I have been Paleo for a few years (34 years old, 6ft, 190lbs 8-10%) now and wanted to share an experience i was having with an early waking sleep problems throughout my time on Paleo. I had limited success with supplementing Biotin (B-7) due to lots of eggs (and whites) I eat daily. I also make a smoothy once a week with 1-4 oz of raw liver and I eat oysters once a week.
More recently I had the most profound experience when taking a supplement and I can find zero evidence to support my results. I tried a Thiamine (benfotiamine) supplement on a whim and after one dose (I now take one pill every other day) experienced relaxation and ease of a full nights sleeps on the level I have never experienced while pale. I can now even nap freely and easily while sleeping a full 8-10 hours. I also seem to need way less carbs now, or am I absorbing carbs more efficiently now.
Has anyone had this experience with Thiamine? Most research on Thiamine deficiency has to do with alcohol dependency/ gastric bypass, has anyone been diagnosed with Thiamine deficiency?
asked byCory151 (1677)
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on May 20, 2013
at 09:20 PM
This might be the case, since on Paleo we don't eat beans (not even traditionally-prepared). To me this became apparent via a proxy: I was craving for kale chips. For months! I'd go through bags of kale chips from Trader Joe's like they were water.
My husband got quite unhappy about it, since these are pretty pricey. The kale chips I was doing at home were not "doing it" for me, I needed the "cheesy" flavor.
It's only recently that I realized that it wasn't kale that I was craving (I thought I was vit-A deficient or something, for craving it so much), but B1. The nutritional yeast that the cheesy version of the commercial kale chips has about 500% the RDA for B1, per serving. This explained everything, especially since I was very rarely hitting 100% RDA on B1 on my daily food intake (I'm tracking what I eat).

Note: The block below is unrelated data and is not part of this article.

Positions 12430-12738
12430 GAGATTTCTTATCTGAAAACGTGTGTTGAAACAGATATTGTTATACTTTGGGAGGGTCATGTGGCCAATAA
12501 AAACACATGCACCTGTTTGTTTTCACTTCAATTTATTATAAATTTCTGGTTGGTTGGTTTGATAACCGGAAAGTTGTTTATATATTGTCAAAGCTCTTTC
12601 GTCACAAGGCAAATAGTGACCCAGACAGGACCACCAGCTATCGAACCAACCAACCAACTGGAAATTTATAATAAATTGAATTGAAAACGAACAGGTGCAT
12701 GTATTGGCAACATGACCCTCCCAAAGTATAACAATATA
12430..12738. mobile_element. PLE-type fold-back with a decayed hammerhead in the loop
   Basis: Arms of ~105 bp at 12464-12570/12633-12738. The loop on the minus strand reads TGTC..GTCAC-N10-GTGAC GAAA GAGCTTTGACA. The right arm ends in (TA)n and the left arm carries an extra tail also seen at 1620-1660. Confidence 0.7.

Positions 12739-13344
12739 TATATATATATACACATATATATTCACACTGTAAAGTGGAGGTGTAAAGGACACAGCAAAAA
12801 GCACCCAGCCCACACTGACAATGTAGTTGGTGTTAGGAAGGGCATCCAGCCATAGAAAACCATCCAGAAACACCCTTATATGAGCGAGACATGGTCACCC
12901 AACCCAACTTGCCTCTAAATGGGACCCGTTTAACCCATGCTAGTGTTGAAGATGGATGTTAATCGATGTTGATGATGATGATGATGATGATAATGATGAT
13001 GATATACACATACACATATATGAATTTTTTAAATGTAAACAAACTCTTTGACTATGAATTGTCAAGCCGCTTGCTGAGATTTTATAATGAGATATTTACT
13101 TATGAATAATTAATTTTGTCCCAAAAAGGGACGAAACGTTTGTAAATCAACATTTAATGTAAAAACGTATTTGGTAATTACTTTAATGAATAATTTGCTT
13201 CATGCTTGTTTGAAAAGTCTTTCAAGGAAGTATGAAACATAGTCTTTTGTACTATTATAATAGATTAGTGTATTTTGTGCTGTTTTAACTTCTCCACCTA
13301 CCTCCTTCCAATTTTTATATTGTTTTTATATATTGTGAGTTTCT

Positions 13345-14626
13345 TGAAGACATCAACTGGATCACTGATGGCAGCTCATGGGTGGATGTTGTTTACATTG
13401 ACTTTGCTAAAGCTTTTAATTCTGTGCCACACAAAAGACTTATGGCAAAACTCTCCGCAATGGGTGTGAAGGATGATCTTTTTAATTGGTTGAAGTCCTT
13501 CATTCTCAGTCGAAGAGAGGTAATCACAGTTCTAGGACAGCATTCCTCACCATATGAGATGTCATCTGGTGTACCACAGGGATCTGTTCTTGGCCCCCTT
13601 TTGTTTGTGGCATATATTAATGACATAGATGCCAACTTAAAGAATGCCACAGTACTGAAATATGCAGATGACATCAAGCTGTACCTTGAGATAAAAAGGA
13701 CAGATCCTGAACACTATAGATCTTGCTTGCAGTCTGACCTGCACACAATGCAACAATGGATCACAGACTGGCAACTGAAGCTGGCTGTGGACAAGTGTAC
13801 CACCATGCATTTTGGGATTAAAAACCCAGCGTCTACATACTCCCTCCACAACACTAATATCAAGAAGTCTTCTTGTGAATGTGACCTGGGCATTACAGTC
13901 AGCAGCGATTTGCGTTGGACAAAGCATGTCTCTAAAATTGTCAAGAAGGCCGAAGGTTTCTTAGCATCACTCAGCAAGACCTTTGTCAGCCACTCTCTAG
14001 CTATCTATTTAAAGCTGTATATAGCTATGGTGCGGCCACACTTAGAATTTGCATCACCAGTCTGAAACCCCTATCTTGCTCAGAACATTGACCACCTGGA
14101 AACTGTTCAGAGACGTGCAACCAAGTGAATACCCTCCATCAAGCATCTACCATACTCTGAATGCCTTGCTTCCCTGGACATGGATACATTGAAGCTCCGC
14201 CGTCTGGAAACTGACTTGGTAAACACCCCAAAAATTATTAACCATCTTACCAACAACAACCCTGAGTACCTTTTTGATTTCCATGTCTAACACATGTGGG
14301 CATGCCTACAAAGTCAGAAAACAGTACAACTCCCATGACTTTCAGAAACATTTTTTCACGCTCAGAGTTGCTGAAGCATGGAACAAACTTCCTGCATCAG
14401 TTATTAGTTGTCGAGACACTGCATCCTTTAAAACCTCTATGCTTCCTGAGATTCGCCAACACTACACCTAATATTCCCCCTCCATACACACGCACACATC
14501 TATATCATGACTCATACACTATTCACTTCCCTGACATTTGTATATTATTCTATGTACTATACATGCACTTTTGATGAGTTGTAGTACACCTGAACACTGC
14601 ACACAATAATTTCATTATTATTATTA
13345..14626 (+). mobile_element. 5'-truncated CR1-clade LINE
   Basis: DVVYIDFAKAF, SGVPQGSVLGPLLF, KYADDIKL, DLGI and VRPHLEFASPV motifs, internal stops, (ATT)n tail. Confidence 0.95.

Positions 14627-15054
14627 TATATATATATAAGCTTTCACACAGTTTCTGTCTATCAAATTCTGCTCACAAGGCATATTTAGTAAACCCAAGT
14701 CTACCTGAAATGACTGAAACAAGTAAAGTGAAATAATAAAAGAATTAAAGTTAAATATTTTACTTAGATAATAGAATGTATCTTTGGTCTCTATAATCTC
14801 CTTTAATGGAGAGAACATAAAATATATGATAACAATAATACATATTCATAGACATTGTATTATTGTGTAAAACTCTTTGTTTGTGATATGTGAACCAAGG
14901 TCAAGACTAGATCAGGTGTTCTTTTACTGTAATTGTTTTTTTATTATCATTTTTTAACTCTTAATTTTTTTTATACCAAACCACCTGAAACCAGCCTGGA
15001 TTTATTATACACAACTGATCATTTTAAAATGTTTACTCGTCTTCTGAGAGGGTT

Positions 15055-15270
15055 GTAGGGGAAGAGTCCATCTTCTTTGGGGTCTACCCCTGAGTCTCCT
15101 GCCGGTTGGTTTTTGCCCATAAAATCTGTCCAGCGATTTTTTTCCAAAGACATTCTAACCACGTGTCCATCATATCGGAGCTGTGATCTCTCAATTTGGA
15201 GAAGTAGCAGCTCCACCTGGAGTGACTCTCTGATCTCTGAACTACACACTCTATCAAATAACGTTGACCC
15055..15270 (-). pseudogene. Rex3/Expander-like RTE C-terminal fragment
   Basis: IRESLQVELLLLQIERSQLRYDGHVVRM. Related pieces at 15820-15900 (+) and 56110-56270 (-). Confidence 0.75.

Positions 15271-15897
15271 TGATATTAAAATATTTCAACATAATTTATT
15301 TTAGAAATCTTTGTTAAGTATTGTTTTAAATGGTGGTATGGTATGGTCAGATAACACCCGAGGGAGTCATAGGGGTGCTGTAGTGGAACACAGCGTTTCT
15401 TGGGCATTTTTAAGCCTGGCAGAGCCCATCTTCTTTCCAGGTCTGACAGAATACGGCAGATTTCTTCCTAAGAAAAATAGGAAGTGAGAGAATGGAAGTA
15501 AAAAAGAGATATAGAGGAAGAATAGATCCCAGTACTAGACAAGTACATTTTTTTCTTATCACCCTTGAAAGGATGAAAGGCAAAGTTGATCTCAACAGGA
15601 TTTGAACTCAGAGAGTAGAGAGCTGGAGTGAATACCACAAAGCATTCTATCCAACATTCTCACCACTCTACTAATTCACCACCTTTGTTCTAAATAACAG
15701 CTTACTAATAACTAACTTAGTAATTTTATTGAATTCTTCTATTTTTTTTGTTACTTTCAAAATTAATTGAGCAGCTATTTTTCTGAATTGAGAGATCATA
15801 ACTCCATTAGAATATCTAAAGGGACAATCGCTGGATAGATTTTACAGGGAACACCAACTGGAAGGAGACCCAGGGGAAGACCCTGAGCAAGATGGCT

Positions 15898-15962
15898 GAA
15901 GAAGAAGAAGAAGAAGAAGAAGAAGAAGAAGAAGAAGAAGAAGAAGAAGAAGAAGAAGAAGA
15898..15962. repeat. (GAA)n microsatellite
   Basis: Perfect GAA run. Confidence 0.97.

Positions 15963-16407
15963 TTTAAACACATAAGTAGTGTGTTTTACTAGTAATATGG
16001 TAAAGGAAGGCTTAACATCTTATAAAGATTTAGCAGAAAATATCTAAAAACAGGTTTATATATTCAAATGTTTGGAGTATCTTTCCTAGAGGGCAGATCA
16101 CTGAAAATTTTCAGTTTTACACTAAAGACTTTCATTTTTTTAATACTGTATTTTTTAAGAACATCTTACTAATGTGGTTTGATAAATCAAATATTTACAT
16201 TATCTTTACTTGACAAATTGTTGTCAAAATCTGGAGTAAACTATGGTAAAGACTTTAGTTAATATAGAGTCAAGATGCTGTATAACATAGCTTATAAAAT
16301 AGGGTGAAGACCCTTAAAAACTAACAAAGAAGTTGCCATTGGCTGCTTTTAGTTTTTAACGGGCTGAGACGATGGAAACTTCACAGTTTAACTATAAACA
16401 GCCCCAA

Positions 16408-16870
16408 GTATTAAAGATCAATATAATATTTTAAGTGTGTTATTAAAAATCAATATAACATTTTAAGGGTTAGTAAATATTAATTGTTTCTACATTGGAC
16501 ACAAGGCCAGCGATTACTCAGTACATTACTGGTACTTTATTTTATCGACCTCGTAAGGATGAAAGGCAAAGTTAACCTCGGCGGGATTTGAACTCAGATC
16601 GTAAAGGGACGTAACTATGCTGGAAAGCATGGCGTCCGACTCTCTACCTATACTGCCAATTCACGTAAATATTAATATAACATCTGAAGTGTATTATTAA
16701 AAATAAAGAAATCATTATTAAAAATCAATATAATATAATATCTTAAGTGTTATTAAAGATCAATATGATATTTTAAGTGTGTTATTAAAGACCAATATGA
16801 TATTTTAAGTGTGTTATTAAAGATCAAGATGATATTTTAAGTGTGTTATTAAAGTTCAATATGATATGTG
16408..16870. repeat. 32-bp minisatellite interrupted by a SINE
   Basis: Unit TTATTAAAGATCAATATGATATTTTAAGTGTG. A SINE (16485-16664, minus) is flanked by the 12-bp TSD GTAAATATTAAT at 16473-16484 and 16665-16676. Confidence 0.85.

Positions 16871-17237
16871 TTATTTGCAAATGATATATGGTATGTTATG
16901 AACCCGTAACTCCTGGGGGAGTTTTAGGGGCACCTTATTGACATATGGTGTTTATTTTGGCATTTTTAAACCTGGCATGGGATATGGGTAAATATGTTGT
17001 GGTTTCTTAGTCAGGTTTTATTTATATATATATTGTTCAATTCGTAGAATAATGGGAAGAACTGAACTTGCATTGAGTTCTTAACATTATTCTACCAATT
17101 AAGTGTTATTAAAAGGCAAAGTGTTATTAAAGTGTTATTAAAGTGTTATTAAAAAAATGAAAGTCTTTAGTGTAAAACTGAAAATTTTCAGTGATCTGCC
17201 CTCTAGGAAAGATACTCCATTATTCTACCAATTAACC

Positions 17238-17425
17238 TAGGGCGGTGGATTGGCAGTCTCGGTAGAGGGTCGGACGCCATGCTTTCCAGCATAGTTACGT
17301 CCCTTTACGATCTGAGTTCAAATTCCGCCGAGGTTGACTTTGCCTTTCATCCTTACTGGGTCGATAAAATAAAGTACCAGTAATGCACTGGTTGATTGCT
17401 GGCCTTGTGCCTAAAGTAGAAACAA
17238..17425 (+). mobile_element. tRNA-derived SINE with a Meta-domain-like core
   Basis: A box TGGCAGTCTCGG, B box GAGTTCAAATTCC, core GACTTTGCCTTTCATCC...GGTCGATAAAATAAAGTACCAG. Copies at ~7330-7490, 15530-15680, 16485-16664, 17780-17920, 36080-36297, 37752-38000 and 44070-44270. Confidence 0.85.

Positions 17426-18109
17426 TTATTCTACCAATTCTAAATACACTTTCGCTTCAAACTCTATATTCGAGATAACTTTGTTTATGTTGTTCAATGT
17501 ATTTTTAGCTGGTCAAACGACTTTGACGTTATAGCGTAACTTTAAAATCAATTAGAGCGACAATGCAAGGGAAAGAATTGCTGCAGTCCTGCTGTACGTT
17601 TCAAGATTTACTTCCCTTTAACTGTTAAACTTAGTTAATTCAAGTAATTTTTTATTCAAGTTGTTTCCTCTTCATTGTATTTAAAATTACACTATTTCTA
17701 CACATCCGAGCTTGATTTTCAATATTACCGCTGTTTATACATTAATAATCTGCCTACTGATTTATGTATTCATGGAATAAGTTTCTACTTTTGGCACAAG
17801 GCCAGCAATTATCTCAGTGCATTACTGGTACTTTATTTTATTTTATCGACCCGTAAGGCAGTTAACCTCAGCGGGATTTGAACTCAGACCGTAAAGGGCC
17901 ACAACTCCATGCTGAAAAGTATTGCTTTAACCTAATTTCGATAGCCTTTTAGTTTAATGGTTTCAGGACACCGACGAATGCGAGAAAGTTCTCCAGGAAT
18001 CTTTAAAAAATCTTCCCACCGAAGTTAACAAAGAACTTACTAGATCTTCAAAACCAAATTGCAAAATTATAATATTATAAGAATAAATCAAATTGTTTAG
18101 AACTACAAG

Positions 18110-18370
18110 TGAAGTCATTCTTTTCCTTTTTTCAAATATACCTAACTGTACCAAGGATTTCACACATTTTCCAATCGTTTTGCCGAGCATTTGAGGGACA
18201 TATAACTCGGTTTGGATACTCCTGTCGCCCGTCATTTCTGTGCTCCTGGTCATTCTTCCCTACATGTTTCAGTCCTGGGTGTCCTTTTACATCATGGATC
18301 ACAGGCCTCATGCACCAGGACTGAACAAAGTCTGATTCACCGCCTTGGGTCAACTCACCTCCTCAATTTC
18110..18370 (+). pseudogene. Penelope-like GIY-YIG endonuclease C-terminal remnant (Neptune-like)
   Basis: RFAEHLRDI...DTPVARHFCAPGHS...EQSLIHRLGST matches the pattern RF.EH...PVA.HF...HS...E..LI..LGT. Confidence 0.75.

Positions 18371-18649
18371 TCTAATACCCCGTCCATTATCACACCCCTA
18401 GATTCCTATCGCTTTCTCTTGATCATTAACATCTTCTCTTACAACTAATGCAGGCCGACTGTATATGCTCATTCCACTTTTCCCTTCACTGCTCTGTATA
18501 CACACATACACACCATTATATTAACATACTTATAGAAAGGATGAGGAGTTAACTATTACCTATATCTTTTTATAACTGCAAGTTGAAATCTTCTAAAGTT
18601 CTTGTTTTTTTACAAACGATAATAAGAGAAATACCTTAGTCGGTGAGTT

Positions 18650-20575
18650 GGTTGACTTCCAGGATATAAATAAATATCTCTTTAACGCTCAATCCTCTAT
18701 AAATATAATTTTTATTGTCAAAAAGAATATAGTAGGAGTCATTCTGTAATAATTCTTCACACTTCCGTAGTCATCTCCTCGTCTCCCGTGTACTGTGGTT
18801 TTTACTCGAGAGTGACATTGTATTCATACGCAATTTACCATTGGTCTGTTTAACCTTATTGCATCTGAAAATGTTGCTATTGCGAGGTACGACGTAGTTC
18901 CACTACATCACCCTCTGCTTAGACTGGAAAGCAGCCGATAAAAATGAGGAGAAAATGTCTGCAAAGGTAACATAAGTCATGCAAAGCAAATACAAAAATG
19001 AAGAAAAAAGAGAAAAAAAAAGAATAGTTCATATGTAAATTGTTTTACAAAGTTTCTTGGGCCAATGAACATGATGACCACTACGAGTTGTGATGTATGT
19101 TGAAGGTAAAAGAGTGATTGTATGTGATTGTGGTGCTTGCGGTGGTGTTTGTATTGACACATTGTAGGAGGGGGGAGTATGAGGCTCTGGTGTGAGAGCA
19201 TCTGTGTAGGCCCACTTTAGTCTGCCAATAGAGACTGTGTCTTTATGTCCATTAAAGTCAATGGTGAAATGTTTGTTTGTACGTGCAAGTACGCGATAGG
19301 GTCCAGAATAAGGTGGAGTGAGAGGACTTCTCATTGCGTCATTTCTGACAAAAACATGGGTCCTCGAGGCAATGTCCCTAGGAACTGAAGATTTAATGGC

on May 21, 2013
at 01:29 AM
I've seen many of these threads of people either not making it to the B1 RDA on a consistent basis. The only significant sources come in oats and grains like brown rice. (most people here reject brown rice and go with white rice which has barely any nutrients). Another source is lean pork but most people eat fatty pork cuts like bacon. Even if you eat 500 calories of bacon you still only get around 20% of your daily b1, as the vitamin is in the muscle meat.
on May 20, 2013
at 11:18 PM
Funny you mentioned this. I've been tracking on cronometer for a while. I was analyzing trends this week, and I seem to be only averaging 50% rda on B1, B5, and folate. And Eugenia, I'm also craving kale! I've been looking at the PHD recs on supplements, and will probably start adding some of those. They recommend a once weekly supplement of B complex.
on February 19, 2014
at 09:33 AM
Also from what I've read, baker's yeast can actually deprive the body of b vitamins because it's alive and will grow inside, but high temperatures probably kills it. What about baker's yeast in pressure cooked bone broth ? I guess I will try that.
on February 18, 2014
at 06:24 PM
Trying taking unsalted sunflower seeds and checking your magnesium levels. You can go as a high as 450 for Magnesium this will also help with calming the nerves and better sleep.
on February 18, 2014
at 03:05 PM
Not legumes, hibiscus tea and a search for highest thiamin content per calorie of food at nutritiondata.com
Editing: Hibiscus tea isn't a significant source and thiaminase can be a problem, see my reply below.